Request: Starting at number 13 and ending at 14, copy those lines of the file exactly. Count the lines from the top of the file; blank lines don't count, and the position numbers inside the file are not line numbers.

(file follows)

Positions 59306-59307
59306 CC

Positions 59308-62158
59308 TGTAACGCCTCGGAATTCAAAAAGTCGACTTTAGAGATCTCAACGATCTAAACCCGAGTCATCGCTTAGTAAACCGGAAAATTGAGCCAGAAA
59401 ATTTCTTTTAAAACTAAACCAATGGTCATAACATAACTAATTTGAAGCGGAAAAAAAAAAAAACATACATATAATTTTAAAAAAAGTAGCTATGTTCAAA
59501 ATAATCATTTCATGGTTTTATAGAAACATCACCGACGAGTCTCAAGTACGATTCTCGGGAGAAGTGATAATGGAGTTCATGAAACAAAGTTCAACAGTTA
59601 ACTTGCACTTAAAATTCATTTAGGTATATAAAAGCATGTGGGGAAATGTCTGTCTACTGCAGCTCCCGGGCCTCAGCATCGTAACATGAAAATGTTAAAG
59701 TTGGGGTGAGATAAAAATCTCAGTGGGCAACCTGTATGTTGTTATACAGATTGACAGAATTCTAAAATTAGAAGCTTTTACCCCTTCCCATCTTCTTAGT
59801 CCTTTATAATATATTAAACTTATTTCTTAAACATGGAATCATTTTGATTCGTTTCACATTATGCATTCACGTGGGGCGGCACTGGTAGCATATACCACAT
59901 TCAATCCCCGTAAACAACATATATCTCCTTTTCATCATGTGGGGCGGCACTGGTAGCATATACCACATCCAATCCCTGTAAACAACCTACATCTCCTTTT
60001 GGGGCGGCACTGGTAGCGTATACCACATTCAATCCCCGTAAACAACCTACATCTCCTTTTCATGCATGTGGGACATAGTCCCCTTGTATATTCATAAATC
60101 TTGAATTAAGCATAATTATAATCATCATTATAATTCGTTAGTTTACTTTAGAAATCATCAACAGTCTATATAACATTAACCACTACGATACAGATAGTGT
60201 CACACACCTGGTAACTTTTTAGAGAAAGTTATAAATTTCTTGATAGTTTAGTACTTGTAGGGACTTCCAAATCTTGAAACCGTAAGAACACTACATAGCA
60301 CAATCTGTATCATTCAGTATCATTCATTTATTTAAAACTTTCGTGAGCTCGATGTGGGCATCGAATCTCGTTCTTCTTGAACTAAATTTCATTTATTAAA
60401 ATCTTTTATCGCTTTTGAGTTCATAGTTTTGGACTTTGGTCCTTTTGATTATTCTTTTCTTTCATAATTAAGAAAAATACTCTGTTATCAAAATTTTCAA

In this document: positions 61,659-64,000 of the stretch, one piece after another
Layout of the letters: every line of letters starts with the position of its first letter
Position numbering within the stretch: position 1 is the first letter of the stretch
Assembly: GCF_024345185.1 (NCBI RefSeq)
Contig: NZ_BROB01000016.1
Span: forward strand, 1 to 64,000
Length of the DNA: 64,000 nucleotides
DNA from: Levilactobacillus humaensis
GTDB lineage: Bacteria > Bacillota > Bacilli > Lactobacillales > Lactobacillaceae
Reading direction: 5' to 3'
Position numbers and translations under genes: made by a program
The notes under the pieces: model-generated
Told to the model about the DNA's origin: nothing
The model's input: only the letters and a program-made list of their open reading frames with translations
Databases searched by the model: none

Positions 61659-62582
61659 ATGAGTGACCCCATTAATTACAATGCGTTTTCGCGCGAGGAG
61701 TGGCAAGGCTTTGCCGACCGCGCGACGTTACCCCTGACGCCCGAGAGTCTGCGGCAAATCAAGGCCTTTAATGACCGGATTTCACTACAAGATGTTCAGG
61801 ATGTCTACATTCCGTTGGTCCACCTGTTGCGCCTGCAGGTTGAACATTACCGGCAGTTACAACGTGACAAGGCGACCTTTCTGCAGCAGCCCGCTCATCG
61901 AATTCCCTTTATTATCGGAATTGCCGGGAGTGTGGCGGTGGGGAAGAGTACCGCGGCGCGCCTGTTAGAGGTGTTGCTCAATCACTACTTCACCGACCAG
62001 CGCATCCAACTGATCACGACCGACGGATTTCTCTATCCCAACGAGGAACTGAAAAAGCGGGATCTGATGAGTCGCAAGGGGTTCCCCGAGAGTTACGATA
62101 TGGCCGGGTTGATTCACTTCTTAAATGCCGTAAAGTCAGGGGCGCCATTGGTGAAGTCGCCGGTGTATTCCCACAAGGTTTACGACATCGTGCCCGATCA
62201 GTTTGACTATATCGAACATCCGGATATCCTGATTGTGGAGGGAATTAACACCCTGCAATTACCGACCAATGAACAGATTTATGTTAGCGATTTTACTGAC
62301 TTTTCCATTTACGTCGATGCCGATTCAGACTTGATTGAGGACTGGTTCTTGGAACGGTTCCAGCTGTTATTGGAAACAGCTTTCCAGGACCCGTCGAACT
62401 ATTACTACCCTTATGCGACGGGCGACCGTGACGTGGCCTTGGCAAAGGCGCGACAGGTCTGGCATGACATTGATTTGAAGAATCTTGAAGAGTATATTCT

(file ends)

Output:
60201 CACACACCTGGTAACTTTTTAGAGAAAGTTATAAATTTCTTGATAGTTTAGTACTTGTAGGGACTTCCAAATCTTGAAACCGTAAGAACACTACATAGCA
60301 CAATCTGTATCATTCAGTATCATTCATTTATTTAAAACTTTCGTGAGCTCGATGTGGGCATCGAATCTCGTTCTTCTTGAACTAAATTTCATTTATTAAA